© Pojoslaw | Dreamstime.com Since 2016, drug makers have voluntarily published the amounts they pay to Swiss doctors, who prescribe drugs to patients. In 2017 the sum was CHF 12.5 million, according to the association Science Industries. In 2016, the same figure was CHF 14 million. While drug makers publish the amounts paid, the information ...
Investec considers the following as important: 3) Swiss Markets and News, Featured, newsletter
This could be interesting, too:
Keith Weiner writes China’s Nuclear Option to Sell US Treasurys, Report 19 May
Swissinfo writes Swiss give clear ‘yes’ to corporate tax reform
Marc Chandler writes Cool Video: End of Tariff Truce Spurs Over Correction
Jeffrey P. Snider writes Japan’s Surprise Positive Is A Huge Minus
Since 2016, drug makers have voluntarily published the amounts they pay to Swiss doctors, who prescribe drugs to patients. In 2017 the sum was CHF 12.5 million, according to the association Science Industries.
While drug makers publish the amounts paid, the information published does not always reveal the names of doctors receiving the money. Consumers of health services are therefore not always able to see how much money their doctor might have received and whether it might have influenced their choice of drugs.
In 2017, Bayer dished out CHF 865,000, the most anonymous money. 62% of the total CHF 1.4 million it paid to Swiss doctors made its way into the pockets of unnamed doctors. In 2018, Bayer announced that it wanted to collaborate only with doctors willing to have their names revealed, according to RTS.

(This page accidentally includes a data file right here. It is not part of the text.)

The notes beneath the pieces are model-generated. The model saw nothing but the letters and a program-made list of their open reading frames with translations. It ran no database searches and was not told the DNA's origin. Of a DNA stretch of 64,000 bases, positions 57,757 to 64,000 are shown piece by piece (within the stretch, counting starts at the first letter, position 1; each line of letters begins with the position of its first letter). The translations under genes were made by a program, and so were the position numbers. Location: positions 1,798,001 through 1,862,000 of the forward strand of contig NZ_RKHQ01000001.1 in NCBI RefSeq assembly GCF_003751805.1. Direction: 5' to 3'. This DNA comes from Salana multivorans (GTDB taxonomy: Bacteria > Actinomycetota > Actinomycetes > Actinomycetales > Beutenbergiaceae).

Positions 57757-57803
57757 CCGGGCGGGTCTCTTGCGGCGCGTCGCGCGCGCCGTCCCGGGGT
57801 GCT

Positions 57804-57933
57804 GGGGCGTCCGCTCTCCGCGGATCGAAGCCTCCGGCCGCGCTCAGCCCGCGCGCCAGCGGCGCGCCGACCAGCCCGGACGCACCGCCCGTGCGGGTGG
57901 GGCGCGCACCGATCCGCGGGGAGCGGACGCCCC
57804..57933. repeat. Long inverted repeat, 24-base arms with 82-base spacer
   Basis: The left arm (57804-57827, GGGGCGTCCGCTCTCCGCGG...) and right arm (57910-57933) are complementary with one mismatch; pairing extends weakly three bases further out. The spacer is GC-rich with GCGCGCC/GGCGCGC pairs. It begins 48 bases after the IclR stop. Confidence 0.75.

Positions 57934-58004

The Swiss Medical Association recognizes the risk of conflicts of interest and would like to see its members refrain from remaining anonymous when receiving money from drug makers.
Switzerland’s Federal Office of Public Health (FOPH) has said it wants to limit payments to doctors to CHF 300 from 2020. It thinks payments of this size won’t influence prescription drug choice.
In addition to the the effect this money could have on patients is the effect it could have on the collective cost of health care – doctors might be induced to prescribe similar but more expensive drugs.
To check how much money your doctor might have received you’ll need to go to every drug company’s website and search their name. For example to check for payments from Bayer click here – this shows whether your doctor received any of the 38% paid to those revealing their names.
Perhaps instead patients should develop a healthy habit of quietly asking their doctor if they have received any money from drug companies as they write out prescriptions. Boo!